Cynthia Collier, Gloucester County Times
December 12, 1996
Harley-Davidson riders and other motorcyclists are customarily split into two distinct groups – motorcycle enthusiasts and bikers.
The two factions mix at rallies and other events, but outside of a love of motorized “hogs,” they range from police to professionals to punks.
“Motorcyclists are a tight knit group, as are people who polka dance,” said Williamstown attorney Jerry Friedman.
“The rallies and the events are the most peaceful things I’ve ever seen. It’s a Woodstock thing,” Friedman said. “There’s more tension and aggression at an Eagles game.”
Friedman is a member of several motorcycle clubs as well as a lawyer who specialized in motorcycle-related cases.
Friedman rides for fun, but it’s also the heart of his law practice. His business cards show the classic blindfolded lady of justice holding a scale, but with one difference; she’s standing by a motorcycle.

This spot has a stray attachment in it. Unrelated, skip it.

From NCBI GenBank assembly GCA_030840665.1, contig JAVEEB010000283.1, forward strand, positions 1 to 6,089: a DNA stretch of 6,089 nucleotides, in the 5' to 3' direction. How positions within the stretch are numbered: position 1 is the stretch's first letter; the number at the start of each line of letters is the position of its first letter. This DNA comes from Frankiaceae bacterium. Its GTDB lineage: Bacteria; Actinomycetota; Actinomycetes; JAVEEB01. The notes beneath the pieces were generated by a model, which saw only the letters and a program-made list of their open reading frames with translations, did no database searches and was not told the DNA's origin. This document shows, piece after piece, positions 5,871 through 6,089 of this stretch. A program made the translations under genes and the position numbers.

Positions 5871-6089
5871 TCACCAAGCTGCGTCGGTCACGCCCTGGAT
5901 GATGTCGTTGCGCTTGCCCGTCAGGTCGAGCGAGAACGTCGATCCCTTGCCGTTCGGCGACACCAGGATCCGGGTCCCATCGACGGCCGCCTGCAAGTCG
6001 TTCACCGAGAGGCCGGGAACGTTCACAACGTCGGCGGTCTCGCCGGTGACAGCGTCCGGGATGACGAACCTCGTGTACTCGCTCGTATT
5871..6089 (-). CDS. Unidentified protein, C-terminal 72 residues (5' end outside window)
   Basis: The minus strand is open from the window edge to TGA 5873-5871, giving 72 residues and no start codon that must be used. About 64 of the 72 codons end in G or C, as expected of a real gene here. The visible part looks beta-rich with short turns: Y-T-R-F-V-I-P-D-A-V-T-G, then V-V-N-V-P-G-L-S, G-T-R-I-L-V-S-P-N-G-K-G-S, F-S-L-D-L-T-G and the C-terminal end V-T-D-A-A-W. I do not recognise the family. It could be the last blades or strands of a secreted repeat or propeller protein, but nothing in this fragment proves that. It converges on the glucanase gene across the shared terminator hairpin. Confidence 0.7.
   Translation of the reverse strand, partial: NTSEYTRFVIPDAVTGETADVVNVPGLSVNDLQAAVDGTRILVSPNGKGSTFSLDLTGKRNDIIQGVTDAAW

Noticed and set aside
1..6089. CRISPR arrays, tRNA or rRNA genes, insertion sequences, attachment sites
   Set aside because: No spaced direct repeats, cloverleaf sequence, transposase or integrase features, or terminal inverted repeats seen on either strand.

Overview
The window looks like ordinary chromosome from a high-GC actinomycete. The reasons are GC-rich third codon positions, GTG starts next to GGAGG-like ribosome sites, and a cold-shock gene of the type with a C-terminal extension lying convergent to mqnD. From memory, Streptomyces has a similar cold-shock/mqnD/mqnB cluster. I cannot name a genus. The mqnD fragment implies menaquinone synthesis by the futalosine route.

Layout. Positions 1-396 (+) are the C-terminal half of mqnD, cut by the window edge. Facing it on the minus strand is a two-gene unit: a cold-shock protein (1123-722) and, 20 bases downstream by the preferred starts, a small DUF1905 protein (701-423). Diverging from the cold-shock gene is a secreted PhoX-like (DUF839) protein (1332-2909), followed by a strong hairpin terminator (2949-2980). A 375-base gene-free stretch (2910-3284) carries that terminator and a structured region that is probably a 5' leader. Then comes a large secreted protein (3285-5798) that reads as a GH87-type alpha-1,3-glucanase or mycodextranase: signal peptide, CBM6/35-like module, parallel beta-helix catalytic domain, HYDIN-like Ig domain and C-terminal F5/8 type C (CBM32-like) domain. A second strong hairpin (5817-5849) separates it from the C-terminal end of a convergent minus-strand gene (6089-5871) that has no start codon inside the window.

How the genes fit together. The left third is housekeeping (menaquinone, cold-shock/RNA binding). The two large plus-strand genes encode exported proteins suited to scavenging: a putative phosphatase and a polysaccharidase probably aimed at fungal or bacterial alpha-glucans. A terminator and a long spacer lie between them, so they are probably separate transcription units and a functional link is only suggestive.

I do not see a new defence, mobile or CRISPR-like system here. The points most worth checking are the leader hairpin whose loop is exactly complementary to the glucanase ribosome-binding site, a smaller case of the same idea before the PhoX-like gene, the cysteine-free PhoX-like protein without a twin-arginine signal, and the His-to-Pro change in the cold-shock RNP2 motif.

When Friedman is riding his Harley and wearing a leather jacket, it’s impossible to tell whether he’s an attorney, or something else, something more sinister.
That’s why people shouldn’t make assumptions about riders, he said.
“I hate the word ‘biker.’ They have the same civil rights as everybody else,” Friedman said.
“I’ve been riding since high school. I’ve never been stopped by a police officer while on a motorcycle. I have been witness to situations when police stopped people,” Friedman said. “I’m aware of other people who’ve been hassled and for no reason.”
Franklin Township Police Chief James Barnum said police officers know better than to stop someone just because they are on a motorcycle.
“The stop has to be made with probable cause and that’s the extent of it,” Barnum said.
Even if a biker is wearing a gang insignia, you better have a reason before you pull them over, police are taught.
“That you should stop them, that flies in the face of what we are taught,” Barnum said. “You cannot stop somebody because you have a gut feeling. You need to articulate probable cause for a stop.”
Still, some bars and clubs won’t let guys in if they are wearing leather club jackets, Friedman said.
“That happens all the time. The whole thing is silly and it is probably a violation of their civil rights. It may one day come to a lawsuit,” Friedman said.